Why aren't all carnivorous animals cannibals?

Not a fly

Humans are not carnivores, so they do not need animal tissue to survive and therefore usually kill unnecessarily. However, we have agreed to view unjustified (because unnecessary) violence as morally reprehensible, but we cannot simply throw this principle overboard when it comes to our pleasure or our profit.

The starting sentence is clearly in line with the facts. However, if we refer to our human behavior and try to justify the murder of other animals for food production, several objections can be raised against using the behavior of a relatively small part of the animal species known to us as a moral guide for our own type of diet.

First of all, it should be noted that the members of some species, so-called carnivores (or carnivores), are dependent on the death of other animals because they cannot survive without meat as food. In the wild they thus fulfill an important regulatory function that maintains the ecological balance. Predators have no choice in terms of their food, not least for physiological reasons, but humans can easily eat healthy without substances from or from other animals, as countless vegan women, men and children around the world prove.

Second, there is the fallacy that anything "natural" is inevitably morally good. Because in fact dogs and cats are also victims of predators, and in order to remain consistent, we would not only have to let a human being who tears the dog next door into pieces in order to subsequently eat it, but even describe it as "completely natural" .

Third, it must be clarified why other typical behaviors of "wild" animals should in turn not have a moral role model for human activity: In discussions about possible justifications for manslaughter, cannibalism or forced sexual acts, non-human animals do not appear as references. Forcibly enforced territorial claims, robbery and even murder of one's own children can also be observed in non-human animals, but the attempt to enforce these observations as justification will fail on all levels if such an act was committed by a sane, adult human.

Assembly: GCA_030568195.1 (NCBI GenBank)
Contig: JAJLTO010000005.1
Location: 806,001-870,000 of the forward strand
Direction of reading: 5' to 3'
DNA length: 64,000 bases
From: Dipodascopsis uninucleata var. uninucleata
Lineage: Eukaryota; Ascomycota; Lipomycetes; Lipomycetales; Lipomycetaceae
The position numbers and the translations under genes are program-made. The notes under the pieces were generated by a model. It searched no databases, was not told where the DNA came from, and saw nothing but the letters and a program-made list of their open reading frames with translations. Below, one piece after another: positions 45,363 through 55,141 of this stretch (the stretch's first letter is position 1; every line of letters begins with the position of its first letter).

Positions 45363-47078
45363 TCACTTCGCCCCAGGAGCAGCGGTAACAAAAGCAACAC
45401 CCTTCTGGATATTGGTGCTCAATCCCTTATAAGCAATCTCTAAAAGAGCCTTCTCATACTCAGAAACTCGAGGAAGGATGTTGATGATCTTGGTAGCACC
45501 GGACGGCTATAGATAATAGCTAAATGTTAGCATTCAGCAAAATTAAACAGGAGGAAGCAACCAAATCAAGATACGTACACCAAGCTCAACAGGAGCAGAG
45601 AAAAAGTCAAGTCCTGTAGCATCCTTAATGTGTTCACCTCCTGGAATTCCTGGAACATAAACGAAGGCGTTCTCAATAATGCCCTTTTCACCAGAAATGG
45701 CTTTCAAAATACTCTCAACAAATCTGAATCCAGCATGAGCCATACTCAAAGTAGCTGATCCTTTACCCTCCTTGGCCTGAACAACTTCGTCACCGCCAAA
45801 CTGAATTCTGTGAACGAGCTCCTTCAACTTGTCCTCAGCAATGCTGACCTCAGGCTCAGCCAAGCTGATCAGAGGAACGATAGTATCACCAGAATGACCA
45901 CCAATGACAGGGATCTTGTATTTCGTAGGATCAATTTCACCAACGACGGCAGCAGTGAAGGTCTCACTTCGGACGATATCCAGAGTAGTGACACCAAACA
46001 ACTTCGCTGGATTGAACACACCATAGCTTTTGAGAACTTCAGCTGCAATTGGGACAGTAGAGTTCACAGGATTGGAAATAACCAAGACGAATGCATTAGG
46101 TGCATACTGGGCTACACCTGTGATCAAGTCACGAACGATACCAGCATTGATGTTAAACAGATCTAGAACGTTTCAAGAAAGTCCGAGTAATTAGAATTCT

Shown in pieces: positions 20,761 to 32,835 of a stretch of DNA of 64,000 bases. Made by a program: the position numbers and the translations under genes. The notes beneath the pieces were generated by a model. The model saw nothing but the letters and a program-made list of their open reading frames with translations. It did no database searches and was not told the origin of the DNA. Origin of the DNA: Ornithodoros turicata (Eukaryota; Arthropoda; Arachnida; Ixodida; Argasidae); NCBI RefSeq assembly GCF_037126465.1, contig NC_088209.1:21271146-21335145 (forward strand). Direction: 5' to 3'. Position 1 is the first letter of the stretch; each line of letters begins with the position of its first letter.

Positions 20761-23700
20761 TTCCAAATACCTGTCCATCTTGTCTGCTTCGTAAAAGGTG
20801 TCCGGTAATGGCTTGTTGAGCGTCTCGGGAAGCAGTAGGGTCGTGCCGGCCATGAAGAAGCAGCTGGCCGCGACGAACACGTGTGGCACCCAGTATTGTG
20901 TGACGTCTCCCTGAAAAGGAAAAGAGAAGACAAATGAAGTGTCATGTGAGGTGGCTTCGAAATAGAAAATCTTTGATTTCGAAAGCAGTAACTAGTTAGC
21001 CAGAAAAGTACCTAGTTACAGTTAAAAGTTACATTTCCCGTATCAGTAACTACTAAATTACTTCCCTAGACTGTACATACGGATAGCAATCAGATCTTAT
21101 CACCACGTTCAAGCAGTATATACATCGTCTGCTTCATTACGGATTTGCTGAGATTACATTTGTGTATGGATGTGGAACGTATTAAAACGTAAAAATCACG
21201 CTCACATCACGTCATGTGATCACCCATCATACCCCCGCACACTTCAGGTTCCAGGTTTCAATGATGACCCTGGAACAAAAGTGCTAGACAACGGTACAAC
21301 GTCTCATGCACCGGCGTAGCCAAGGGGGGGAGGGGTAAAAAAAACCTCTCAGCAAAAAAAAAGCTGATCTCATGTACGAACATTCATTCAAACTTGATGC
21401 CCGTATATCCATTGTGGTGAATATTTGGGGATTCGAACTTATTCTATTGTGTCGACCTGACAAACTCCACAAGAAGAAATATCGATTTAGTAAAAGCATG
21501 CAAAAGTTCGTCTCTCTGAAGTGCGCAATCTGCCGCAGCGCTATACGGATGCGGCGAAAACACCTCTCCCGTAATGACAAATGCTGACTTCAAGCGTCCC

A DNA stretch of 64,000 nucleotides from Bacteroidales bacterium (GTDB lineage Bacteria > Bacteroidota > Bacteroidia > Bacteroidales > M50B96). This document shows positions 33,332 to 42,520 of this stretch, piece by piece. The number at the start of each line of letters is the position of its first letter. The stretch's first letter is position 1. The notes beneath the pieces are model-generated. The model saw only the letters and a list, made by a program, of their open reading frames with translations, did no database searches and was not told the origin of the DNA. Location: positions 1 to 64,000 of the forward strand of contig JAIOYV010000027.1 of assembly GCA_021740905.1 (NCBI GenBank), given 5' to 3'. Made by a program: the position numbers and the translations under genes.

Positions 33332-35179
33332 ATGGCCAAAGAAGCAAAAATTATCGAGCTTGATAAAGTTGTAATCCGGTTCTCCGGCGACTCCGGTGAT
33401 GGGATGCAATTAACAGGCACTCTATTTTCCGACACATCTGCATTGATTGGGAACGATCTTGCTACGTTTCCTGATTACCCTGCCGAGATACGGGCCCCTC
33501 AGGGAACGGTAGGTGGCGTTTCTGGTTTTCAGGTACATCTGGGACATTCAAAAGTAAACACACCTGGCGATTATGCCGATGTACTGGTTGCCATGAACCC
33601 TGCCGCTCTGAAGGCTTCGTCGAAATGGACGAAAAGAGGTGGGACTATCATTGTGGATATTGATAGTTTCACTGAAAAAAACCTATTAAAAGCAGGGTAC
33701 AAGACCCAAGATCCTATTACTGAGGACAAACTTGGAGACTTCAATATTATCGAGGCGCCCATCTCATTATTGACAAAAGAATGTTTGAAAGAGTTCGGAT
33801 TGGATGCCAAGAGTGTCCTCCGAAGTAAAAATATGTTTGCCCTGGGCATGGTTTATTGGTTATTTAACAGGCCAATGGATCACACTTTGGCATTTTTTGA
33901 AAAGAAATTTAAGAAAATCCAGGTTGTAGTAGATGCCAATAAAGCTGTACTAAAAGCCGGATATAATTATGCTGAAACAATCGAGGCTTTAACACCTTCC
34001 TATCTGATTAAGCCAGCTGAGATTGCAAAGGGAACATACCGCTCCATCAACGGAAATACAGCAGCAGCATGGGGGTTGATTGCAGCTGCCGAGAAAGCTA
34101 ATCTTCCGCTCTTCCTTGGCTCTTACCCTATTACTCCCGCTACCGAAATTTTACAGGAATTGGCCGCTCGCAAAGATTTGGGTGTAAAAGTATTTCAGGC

As on countless other occasions, another double standard becomes visible in the treatment of this question, which we apply when we justify our use of non-human animals: We humans are also "only animals" and "subordinate to nature" if our meat consumption is legitimized should, but at the same time we are above all other animals and are superior to nature, for example when it comes to the use of non-human animals for work, entertainment or research purposes, to drinking their milk, to wearing their skin and hair or to the Extermination of those among them whom we have categorized as "pests".

We like to assert that we stand out from the rest of the animals in a moral way because we don't do our business in the neighbors' front yard, we don't rub the legs of strange women with our groins or simply bite our rivals in the ear. Why then do we allow this one exception and seemingly arbitrarily declare that killing and eating other animals by humans is acceptable because cats, for example, do the same?
We cannot hide our moral superiority over other species where our pleasure or profit is at stake.

Adults can choose whether to use violence against innocents for their enjoyment at the table. A few animals have no choice but to eat other animals, but whoever of us stands in a slaughterhouse knowing that a vegan lifestyle is possible, if not healthier, will hardly find what happens inside these walls to be morally justifiable can denote.